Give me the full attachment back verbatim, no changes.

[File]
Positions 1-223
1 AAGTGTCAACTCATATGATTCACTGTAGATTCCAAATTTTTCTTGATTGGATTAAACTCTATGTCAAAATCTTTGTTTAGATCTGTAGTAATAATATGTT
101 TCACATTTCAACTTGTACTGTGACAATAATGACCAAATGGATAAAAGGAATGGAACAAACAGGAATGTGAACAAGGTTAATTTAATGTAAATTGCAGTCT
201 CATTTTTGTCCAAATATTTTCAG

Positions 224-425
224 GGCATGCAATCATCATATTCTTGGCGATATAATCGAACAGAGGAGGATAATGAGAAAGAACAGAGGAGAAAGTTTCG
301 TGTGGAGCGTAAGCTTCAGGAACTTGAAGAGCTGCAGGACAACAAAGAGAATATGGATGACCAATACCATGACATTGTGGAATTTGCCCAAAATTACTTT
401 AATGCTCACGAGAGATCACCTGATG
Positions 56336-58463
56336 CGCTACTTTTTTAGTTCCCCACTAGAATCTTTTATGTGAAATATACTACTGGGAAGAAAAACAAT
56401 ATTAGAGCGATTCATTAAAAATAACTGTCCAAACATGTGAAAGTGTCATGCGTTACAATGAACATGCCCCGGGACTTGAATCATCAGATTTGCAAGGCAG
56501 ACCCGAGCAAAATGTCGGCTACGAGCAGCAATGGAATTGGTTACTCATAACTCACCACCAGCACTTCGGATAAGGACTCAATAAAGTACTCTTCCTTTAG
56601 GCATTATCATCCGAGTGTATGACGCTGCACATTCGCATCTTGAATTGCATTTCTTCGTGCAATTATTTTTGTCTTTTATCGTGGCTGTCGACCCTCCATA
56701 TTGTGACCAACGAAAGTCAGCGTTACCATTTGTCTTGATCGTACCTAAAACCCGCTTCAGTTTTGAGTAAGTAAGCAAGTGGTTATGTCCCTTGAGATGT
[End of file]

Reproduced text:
Positions 1-223
1 AAGTGTCAACTCATATGATTCACTGTAGATTCCAAATTTTTCTTGATTGGATTAAACTCTATGTCAAAATCTTTGTTTAGATCTGTAGTAATAATATGTT
101 TCACATTTCAACTTGTACTGTGACAATAATGACCAAATGGATAAAAGGAATGGAACAAACAGGAATGTGAACAAGGTTAATTTAATGTAAATTGCAGTCT
201 CATTTTTGTCCAAATATTTTCAG

Positions 224-425
224 GGCATGCAATCATCATATTCTTGGCGATATAATCGAACAGAGGAGGATAATGAGAAAGAACAGAGGAGAAAGTTTCG
301 TGTGGAGCGTAAGCTTCAGGAACTTGAAGAGCTGCAGGACAACAAAGAGAATATGGATGACCAATACCATGACATTGTGGAATTTGCCCAAAATTACTTT
401 AATGCTCACGAGAGATCACCTGATG
Positions 56336-58463
56336 CGCTACTTTTTTAGTTCCCCACTAGAATCTTTTATGTGAAATATACTACTGGGAAGAAAAACAAT
56401 ATTAGAGCGATTCATTAAAAATAACTGTCCAAACATGTGAAAGTGTCATGCGTTACAATGAACATGCCCCGGGACTTGAATCATCAGATTTGCAAGGCAG
56501 ACCCGAGCAAAATGTCGGCTACGAGCAGCAATGGAATTGGTTACTCATAACTCACCACCAGCACTTCGGATAAGGACTCAATAAAGTACTCTTCCTTTAG
56601 GCATTATCATCCGAGTGTATGACGCTGCACATTCGCATCTTGAATTGCATTTCTTCGTGCAATTATTTTTGTCTTTTATCGTGGCTGTCGACCCTCCATA
56701 TTGTGACCAACGAAAGTCAGCGTTACCATTTGTCTTGATCGTACCTAAAACCCGCTTCAGTTTTGAGTAAGTAAGCAAGTGGTTATGTCCCTTGAGATGT